Pipeline to Proposal (P2P) project is cause for excitement: An Interview with Judi Foley

Public health professionals who are involved with the Pipeline to Proposal (P2P) project have reason for excitement. They can be pleased — awed even — by the projects that are coming through their own pipelines. There’s also the knowledge that they are working on something big: something that has the potential to change health research and improve lives. At the same time, though, there are concerns about the future.

P2P is part of the vision of the Patient-Centered Outcomes Research Institute (PCORI), an independent nonprofit authorized by the Affordable Care Act. PCORI seeks to engage stakeholders and reduce the time it takes to translate research into evidence-based practice.

Judi Foley is among those working for change through P2P. She says, “There are many people working towards solutions of all types and the more we include those most impacted, the better we will come to getting to the most effective response.” Foley heads the P2P program at Massachusetts-based Health Resources in Action, a public health institute with a diverse portfolio of projects. HRiA is one of five Pipeline Award Program Offices; it serves the Eastern part of the nation.

The Status of Medical Research

Medical research in the United States is not as effective as it could be. U.S. PhDs and MDs are held to rigorous research standards, but their best ideas spend too long ensconced in ivory towers. A significant translational gap has been noted. Some experts have figured the time between scientific discovery and practical application at 17 years. There are delays as scientists replicate results, translate them to real world conditions, and put the information in the hands of practitioners. Of course, some good ideas get lost along the way.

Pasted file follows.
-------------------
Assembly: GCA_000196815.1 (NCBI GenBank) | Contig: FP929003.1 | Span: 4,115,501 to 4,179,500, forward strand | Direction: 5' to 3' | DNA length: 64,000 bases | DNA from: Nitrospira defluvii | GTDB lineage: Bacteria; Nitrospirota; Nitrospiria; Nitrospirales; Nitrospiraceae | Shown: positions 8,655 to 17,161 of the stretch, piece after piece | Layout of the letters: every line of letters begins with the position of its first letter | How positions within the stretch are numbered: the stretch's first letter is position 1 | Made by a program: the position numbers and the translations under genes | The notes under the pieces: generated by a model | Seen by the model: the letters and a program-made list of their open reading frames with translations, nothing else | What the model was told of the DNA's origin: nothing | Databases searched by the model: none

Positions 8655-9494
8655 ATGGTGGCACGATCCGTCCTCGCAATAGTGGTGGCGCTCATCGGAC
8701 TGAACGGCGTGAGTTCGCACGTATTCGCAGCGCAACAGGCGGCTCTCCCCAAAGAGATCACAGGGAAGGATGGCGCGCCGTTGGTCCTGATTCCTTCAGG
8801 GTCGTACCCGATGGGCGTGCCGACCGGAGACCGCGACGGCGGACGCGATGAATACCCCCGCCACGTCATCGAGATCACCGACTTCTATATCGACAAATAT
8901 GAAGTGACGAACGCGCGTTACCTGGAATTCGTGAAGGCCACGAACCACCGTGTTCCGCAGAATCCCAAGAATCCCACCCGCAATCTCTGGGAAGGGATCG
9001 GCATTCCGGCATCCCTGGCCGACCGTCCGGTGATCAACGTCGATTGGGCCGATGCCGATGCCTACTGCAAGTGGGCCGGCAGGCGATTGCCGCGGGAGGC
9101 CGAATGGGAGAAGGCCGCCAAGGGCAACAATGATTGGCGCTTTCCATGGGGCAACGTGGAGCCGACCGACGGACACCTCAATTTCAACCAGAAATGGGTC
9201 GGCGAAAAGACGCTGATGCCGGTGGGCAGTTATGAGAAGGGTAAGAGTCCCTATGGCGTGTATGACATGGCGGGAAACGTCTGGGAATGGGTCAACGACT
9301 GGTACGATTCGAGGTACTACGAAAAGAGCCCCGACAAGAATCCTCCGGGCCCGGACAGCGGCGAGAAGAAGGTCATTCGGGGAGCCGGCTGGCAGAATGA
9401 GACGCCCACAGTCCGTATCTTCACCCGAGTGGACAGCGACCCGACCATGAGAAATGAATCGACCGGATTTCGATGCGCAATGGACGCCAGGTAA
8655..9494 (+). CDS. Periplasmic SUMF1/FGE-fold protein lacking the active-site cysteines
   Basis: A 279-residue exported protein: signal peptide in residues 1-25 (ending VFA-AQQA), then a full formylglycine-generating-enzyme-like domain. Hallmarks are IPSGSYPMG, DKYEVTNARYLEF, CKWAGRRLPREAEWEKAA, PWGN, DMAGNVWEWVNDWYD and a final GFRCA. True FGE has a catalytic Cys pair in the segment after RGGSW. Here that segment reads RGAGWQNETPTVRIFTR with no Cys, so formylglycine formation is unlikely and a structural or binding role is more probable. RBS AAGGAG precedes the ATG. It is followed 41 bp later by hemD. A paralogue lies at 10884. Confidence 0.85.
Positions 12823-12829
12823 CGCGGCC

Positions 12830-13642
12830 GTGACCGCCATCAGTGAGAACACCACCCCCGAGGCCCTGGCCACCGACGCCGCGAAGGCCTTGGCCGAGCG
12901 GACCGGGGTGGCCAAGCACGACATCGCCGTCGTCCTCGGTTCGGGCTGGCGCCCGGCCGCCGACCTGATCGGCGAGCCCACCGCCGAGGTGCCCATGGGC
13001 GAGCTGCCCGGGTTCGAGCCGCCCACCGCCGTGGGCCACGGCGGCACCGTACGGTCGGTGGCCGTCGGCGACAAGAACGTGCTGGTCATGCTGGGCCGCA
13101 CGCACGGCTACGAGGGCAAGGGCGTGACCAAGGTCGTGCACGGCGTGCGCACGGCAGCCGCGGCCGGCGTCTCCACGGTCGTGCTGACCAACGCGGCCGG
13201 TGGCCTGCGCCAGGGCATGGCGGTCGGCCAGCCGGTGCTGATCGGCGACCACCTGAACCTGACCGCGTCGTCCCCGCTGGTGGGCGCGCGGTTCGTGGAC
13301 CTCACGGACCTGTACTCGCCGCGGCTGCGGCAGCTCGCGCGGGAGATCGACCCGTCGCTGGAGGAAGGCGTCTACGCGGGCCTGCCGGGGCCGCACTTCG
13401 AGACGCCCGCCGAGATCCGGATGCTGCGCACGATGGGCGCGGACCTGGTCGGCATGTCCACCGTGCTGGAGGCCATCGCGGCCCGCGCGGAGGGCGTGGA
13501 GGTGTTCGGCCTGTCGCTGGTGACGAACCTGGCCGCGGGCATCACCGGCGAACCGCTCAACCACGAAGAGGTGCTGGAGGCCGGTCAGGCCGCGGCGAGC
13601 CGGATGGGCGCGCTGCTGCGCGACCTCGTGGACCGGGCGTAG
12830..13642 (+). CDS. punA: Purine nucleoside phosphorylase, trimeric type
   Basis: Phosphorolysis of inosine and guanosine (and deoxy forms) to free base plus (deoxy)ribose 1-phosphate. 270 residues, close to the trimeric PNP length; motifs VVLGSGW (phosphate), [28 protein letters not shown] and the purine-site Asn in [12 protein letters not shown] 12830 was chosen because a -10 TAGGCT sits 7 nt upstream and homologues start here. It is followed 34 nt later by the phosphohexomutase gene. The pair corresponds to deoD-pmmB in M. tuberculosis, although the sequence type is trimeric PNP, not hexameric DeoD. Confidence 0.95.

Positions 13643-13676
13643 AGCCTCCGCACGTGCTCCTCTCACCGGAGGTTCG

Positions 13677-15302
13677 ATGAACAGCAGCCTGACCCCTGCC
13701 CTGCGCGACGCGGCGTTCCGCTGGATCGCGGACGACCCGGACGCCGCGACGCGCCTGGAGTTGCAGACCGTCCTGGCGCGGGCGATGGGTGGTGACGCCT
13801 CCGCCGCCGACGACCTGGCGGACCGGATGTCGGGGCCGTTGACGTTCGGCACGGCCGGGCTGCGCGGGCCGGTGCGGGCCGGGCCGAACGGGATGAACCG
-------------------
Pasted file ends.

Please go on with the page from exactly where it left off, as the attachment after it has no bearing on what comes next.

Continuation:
One area of concern: Research questions and designs have often failed to adequately incorporate the opinions of important populations, those that do not have expertise in research but nonetheless have a stake in the results.

Working for Change at P2P Program Offices

PCORI seeks to engage those not traditionally involved with research. This group includes not just practitioners who work on the frontlines but people with serious health concerns — the patients themselves. It also includes many people who interact with patients on a regular basis, among them, caregivers and members of advocacy groups.

PCORI supports research into both rare and common diseases. P2P supports development at the very early stages of the research process — hence the term ‘pipeline’. Among the necessary steps for engaging lay people: making the terminology accessible to the average person. Foley notes that some patients involved with P2P come from populations where there is a tremendous amount of inequity health-wise.

Foley speaks of a P2P project where the original goal was to shorten the amount of time cardio and lung patients spent in the intensive care unit. It seemed a worthy goal. But what did the patients say when their input was sought? It just wasn’t that important to them whether they were in the ICU or another hospital room; they wanted to shorten the time until they went home. And so it was time to re-envision this particular project.